Current Artist in Residence Lucille Martin combines iPhoneography, photo-media, textile & performative practice exploring themes related to the social psyche, natural landscape and deep ecology. Using her iPhone as an extension of the body she captures images while walking and exploring the natural and urban landscape in Australia and overseas.
Ahead of this weekend’s Artists in Residence Open Studio we caught up with Lucille to find out what’s been working on in the studio.
Hi Lucille, can you tell us a bit about your career to date?
I’m a multi-disciplinary artist working primarily in iPhoneography and photo-media collage with a range of materials from textiles to found objects. Materiality is foundational to my practice stemming from an early interest in surrealism in my late teens and a desire to explore new territories, to disrupt and question the relevance of historic and implied traditions and troupes, particularly in photography.
Often in parallel is how material, method and theme are consciously and unconsciously working together. Curator Paola Anselmi and the late John Stringer were two WA curators that identified my work early on in Perth. Of my work, Paola said, “Martin’s fundamental interest in the evolution of a social psyche through the analysis of her personal experience remains a recurrent theme in her work…”.
A significant amount of works during my career were essentially driven by the ingenuity and good partnerships of curators in Perth and regional NSW, with a majority under the curatorship of Artistic Director Stephen Alderton (Director of National Art School, Sydney).
These relationships informed and built on my process beyond formalities of the genre to new platforms. If you look at my website it’s clear to see where good direction influenced my process. It was a completely different experience to be making works for thematically and academically aligned exhibitions to working on major solo exhibitions, which were especially favorable while bringing up a child.
Thematically I am driven by activism to protect the environment, flora and fauna, social justice, the social psyche and where contemporary culture intersects that.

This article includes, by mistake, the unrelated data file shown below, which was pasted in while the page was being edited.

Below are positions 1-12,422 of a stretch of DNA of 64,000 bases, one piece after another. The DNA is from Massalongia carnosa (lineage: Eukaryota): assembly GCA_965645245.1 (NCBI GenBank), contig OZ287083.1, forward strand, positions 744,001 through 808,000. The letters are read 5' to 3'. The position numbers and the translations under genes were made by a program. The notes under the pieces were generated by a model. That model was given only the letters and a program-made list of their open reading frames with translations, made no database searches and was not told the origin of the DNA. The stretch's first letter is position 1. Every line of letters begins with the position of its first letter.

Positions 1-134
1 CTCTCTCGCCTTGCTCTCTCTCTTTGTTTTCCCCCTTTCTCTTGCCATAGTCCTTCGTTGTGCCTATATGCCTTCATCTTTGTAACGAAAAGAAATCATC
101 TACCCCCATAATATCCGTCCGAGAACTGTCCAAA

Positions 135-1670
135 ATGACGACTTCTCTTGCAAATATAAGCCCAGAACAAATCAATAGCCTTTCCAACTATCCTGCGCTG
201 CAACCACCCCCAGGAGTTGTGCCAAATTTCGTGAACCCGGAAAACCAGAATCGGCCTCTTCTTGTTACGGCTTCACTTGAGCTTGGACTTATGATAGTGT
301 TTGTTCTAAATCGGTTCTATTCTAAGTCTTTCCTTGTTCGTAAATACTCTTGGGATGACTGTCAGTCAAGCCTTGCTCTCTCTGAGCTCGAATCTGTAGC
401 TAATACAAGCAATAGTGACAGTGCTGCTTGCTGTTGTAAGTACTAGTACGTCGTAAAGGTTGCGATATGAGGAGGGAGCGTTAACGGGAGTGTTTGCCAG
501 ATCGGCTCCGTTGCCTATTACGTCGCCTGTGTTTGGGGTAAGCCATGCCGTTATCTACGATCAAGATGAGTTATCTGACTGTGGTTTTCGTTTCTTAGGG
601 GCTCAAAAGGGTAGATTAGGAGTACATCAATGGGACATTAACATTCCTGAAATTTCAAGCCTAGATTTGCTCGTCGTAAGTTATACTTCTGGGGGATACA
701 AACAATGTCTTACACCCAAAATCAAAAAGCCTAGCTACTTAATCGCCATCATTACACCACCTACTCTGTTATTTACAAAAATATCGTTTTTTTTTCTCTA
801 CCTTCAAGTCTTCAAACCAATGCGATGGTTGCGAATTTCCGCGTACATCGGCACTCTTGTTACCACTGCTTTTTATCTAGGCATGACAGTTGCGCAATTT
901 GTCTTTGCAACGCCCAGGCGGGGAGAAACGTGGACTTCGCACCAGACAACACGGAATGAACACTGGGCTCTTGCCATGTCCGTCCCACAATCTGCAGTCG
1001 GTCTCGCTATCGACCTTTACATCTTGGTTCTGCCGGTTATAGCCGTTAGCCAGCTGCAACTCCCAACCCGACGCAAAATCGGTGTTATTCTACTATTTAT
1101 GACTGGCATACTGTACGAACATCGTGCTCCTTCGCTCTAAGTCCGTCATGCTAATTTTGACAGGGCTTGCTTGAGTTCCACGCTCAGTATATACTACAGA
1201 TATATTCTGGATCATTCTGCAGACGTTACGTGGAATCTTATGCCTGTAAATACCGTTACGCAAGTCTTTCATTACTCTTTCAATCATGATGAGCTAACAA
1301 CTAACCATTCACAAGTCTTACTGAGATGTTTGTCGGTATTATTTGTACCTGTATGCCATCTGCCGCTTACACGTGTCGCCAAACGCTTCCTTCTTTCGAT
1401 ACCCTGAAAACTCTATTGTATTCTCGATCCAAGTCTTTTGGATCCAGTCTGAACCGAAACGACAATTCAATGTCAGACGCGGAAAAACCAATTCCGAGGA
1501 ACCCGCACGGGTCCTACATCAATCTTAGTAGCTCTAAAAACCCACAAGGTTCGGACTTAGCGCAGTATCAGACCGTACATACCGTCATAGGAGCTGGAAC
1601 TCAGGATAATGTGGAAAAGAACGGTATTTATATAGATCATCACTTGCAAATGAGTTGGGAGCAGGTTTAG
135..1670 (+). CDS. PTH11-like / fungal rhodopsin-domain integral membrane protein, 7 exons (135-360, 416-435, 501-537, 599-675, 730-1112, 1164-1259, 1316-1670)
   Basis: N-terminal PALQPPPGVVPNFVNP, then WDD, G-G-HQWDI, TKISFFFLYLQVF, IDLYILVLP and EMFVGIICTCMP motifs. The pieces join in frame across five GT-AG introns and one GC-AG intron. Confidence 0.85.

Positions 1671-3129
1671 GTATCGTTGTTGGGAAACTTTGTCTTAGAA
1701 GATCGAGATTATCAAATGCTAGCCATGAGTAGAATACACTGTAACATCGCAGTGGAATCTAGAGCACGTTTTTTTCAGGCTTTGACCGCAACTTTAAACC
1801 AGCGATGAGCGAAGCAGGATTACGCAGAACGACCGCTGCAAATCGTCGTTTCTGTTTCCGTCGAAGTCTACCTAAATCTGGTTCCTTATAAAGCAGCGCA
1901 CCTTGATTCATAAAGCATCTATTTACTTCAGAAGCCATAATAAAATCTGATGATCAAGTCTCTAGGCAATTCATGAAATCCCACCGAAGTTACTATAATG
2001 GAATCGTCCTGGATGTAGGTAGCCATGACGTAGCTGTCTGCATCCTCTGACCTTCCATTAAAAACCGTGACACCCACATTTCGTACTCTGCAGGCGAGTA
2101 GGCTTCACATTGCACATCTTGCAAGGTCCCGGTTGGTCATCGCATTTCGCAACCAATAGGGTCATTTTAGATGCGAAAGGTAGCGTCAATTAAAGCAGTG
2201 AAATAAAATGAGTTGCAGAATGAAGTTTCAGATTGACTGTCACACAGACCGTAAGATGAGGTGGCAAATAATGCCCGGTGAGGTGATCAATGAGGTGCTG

You are part of Imaginary Territories, a group exhibition, running at PS Art Space until Sat 14 Nov. Are you able to tell us more about your work in the show?
Imaginary Territories is a successful curatorial program and career highlight under the directorship of Dr. Kelsey Ashe. As director, curator and artist of Imaginary Territories, Ashe was pivotal in driving the conceptual process of my large format body of work. It was like two energies meeting with a common and passionate topic related to surrealism. I had already been pitching the surrealist exhibition in Perth and Melbourne and the rest is her/history.
I feel like Kelsey and I had soul years together from another era, possibly in the 1930s and 40s in Paris filtering amongst the extraordinary (female) surrealists of the time. Kelsey has this sensibility to hone in on the passion of my practice, giving me breath and freedom but also allowing the performative process to evolve.
My large format work in Imaginary Territories is underpinned by my love for nature and the 18 months of travelling and photographing the natural landscape as an awarded artist in residence (AIR) throughout Australia and NZ. The images captured relate to my passion for the environment and deep ecology.
The work navigates a deeper understanding of identity, memory and place, meandering through past, present and future timelines as documenter and witness to the temporal, nostalgia and impermanence of these often delicate environments.
My imagery captures landscape and wilderness in southern New South Wales, which I captured during a Bundanon Trust AIR in 2018-2019; and two months at UTAS-School of Creative Art in Hobart where I walked southern and inland regions of Tasmania, Maria Island and Bruny Island before going up to Launceston and over to Cradle Mountain and Lake St Claire National Park as AIR at Wilderness Gallery.
Other images were captured while I studied and researched the underground lands of WA and New Zealand at Rotorua. The research component is vital, I have a thirst to explore and navigate new adventures in Australia and internationally.
My major work presents imagined territories of configured and re-configured lands with the idea of putting the lost together digitally to present time as a point of reflection and the pressing need to act for our future.
The project was funded by the Western Australian Government Department of Local Government, Sport and Cultural Industries.
Do you have any other residencies/exhibitions in the pipeline?
Yes, I have a few projects happening in November 2020 – April 2021.
- Mandorla Art Prize (2021 Finalist)
I’m also thrilled to have my residency at Vancouver Arts Centre, City of Albany re-instated post-COVID and will be taking part in the project in late 2020 and early 2021.
The residency project is founded on a response to discovering the detailed black and white photographic images of my father, Joseph Martin (deceased), captured in and around the spectacular Great Southern and Albany regions of WA between the 1940s and 1950s. The small collection of images depict the beauty and detail of the natural landscape, striking ocean views, vegetation, and many of the magnificent rock formations of the country he loved so much.
Meet Lucille at our Artist in Residence Open Studio
Running 1–5pm this Sunday 8 November, this is a wonderful opportunity to meet a variety of artists currently in residence and find out what they’ve been working on. Free entry.